Library Journal Review
Deaver duo Lincoln Rhyme and Amelia Sachs are stalking a killer who excels at framing others. With a 12-city tour. (c) Copyright 2010. Library Journals LLC, a wholly owned subsidiary of Media Source, Inc. No redistribution permitted.
Publishers Weekly Review
In bestseller Deaver's entertaining eighth Lincoln Rhyme novel (after The Cold Moon), Rhyme, a forensic consultant for the NYPD, and his detective partner, Amelia Sachs, take on a psychotic mastermind who uses data mining--"the business of the twenty-first century"--not only to select and hunt down his victims but also to frame the crimes on complete innocents. Rhyme is reluctantly drawn into a case involving his estranged cousin, Arthur, who's been charged with first-degree murder. But when Rhyme and his crew look into the strange set of circumstances surrounding his cousin's alleged crime, they discover tangential connections to a company that specializes in collecting and analyzing consumer data. Further investigation leads them to some startlingly Orwellian revelations: Big Brother is watching your every move and could be a homicidal maniac. The topical subject matter makes the story line particularly compelling, while longtime fans will relish Deaver's intimate exploration of a tragedy from Rhyme's adolescence. (June) (c) Copyright PWxyz, LLC. All rights reserved
As the Lincoln Rhyme series rolls along, the quadriplegic criminalist's cases keep getting more and more elaborate. The Cold Moon (2006) was extremely intricate, but this one tops it. Lincoln's cousin has been arrested for murder. The case seems airtight, but when he looks into it, Rhyme begins to suspect that he has stumbled onto an especially devious serial killer, one who uses cutting-edge data-mining techniques to steal the identities of his victims and of the innocent people he frames for his crimes. Rhyme is perhaps the best and smartest investigator in the game, but how do you catch a killer when you don't know anything about him? If a large part of writing a mystery is like making a puzzle, then Deaver may just be the cleverest puzzle maker in the business. He has built his reputation on the strength of well-drawn characters; hyperrealistic dialogue (you don't read it, you hear it); and right-angle plot twists that are impossible to predict. There is no one quite like Deaver or like Lincoln Rhyme.--Pitt, David Copyright 2008 Booklist
Kirkus Book Review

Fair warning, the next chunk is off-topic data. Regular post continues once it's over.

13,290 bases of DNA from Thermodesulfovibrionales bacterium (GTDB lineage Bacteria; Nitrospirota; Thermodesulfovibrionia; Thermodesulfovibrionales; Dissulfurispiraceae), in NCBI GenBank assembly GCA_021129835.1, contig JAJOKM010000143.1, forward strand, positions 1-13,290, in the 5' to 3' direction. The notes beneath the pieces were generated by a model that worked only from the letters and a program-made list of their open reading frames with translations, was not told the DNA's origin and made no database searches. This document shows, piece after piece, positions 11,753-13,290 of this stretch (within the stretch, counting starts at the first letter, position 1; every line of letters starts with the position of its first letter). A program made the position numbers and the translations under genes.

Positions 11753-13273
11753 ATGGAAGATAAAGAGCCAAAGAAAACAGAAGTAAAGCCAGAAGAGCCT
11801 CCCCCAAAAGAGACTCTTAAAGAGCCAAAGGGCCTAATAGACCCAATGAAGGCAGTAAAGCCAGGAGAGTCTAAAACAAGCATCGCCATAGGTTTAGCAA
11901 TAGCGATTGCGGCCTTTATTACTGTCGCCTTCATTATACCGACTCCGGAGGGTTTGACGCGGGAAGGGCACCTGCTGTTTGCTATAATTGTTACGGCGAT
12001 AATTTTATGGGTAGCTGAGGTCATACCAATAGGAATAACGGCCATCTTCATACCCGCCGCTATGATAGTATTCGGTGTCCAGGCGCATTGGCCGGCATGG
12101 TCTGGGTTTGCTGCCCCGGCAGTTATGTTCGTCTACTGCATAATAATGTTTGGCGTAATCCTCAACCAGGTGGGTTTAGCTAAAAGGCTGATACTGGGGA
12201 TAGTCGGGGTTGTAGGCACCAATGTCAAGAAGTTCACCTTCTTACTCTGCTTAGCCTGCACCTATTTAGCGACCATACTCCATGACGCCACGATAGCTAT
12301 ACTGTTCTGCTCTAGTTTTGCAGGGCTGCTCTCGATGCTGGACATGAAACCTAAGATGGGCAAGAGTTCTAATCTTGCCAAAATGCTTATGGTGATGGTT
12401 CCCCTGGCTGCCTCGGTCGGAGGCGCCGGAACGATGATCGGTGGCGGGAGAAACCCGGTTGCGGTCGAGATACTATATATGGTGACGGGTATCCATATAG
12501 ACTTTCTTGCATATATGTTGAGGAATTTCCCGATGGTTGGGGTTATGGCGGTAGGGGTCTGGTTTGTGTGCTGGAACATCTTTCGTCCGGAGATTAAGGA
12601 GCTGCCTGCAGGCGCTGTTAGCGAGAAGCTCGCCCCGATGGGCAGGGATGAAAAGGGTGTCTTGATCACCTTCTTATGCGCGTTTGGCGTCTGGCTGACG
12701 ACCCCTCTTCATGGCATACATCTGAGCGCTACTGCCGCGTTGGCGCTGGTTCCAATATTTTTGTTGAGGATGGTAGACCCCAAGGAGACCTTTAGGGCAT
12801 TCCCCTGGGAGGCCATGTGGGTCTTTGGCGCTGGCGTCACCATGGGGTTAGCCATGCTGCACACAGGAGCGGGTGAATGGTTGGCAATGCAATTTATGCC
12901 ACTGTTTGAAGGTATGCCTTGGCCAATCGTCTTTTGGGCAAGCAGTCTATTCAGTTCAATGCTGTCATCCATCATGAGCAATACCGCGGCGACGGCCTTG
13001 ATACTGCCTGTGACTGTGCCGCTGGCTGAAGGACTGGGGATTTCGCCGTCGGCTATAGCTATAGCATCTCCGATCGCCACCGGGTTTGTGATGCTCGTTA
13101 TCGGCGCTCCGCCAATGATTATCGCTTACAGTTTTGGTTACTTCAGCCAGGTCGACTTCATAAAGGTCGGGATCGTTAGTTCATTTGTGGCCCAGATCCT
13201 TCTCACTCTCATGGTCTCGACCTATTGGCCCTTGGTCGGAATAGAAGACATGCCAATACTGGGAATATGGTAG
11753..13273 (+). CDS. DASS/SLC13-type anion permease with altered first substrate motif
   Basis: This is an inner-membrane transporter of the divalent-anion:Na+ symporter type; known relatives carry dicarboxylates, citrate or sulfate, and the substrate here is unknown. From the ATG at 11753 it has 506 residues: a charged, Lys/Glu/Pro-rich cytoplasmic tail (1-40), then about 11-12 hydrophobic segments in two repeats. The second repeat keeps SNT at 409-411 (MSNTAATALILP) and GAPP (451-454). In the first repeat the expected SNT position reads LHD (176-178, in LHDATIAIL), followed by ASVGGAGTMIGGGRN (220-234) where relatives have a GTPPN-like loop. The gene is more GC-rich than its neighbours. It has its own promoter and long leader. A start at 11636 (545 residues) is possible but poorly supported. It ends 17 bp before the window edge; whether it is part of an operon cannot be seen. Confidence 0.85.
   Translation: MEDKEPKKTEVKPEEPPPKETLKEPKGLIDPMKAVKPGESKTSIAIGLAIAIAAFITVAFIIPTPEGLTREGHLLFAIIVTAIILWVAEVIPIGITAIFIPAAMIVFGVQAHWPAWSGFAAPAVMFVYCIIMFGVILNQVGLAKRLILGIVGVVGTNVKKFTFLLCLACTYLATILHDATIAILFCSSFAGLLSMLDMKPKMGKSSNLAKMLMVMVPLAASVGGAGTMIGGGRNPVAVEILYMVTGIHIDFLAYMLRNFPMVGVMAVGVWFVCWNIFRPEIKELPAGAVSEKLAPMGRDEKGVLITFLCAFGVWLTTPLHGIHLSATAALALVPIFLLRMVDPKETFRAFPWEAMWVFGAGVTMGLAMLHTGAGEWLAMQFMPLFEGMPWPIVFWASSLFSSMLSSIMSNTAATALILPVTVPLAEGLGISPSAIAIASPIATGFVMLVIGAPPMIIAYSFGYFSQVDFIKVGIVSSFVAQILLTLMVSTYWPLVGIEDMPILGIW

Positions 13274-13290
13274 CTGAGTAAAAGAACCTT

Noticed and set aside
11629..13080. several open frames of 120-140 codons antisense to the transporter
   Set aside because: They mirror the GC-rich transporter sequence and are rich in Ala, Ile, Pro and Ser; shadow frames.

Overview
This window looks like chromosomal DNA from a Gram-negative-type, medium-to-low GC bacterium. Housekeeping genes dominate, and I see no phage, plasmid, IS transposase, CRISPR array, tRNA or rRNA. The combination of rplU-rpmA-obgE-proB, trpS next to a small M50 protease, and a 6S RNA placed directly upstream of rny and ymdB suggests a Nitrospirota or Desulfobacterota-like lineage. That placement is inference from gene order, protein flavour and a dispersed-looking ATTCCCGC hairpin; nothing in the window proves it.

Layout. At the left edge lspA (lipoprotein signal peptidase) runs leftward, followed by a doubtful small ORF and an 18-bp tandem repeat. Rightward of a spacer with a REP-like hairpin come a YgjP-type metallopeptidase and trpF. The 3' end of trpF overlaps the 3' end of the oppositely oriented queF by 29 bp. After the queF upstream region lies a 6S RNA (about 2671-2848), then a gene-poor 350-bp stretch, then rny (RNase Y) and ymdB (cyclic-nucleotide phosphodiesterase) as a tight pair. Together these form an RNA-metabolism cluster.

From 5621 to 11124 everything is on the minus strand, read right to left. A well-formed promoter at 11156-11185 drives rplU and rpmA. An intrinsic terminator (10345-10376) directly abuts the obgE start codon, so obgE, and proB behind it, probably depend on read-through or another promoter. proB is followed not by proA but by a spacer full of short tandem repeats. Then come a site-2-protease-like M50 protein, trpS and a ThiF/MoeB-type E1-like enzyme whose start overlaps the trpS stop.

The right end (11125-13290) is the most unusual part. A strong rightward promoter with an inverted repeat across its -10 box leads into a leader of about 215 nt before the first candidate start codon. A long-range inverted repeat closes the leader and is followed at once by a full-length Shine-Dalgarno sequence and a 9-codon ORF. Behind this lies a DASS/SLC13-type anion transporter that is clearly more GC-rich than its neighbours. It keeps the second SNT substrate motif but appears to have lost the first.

It's a must-solve case for quadriplegic criminalist Lincoln Rhyme when his cousin is arrested for murder. The evidence seems incontrovertible. Arthur Rhyme came over to Alice Sanderson's apartment--leaving generous amounts of trace evidence from his home and DNA traces from his person--then attacked and killed her; stole a prized painting she'd just purchased; and left, obligingly depositing trace evidence from the crime scene back home. But since Rhyme can't believe that his cousin killed anyone, he's forced to conclude that there's been an elaborate frame-up by someone who may well have done the same thing before. Fans of the serial-killer specialist (The Cold Moon, 2006, etc.) won't be surprised when Rhyme, his partner Amelia Sachs and the rest of the NYPD crew he's hastily cobbled together turn up two well-nigh identical crimes that exonerate Arthur to their satisfaction, even though he continues to languish in a lockup that seems to get more dangerous by the hour. A rare slip by the elusive killer leaves Rhyme with a bag of material he'd been on his way to plant at the home of still another innocent suspect. The big catch here is a Post-It note that sends Rhyme and company to Strategic Systems Datacorp, which collects and resells data, mountains of data, on every American it can. Deciding that the perp knows so much about the patsies he sets up, from their shoe sizes to their favorite brands of underwear, that he must have some connection to SSD, Rhyme commences collecting data on the data collectors. The ensuing investigation, which bogs down amid factitious thrills and the faceless geeks at SSD, feels like the work of a ghostwriter who knows the formula and uses the right names but lacks Deaver's customary brio and fiendish ingenuity. On the plus side, the master criminal, instantly forgettable on his own terms, will tap into many paranoid readers' twin bogeymen: identity theft and government surveillance. Copyright ©Kirkus Reviews, used with permission.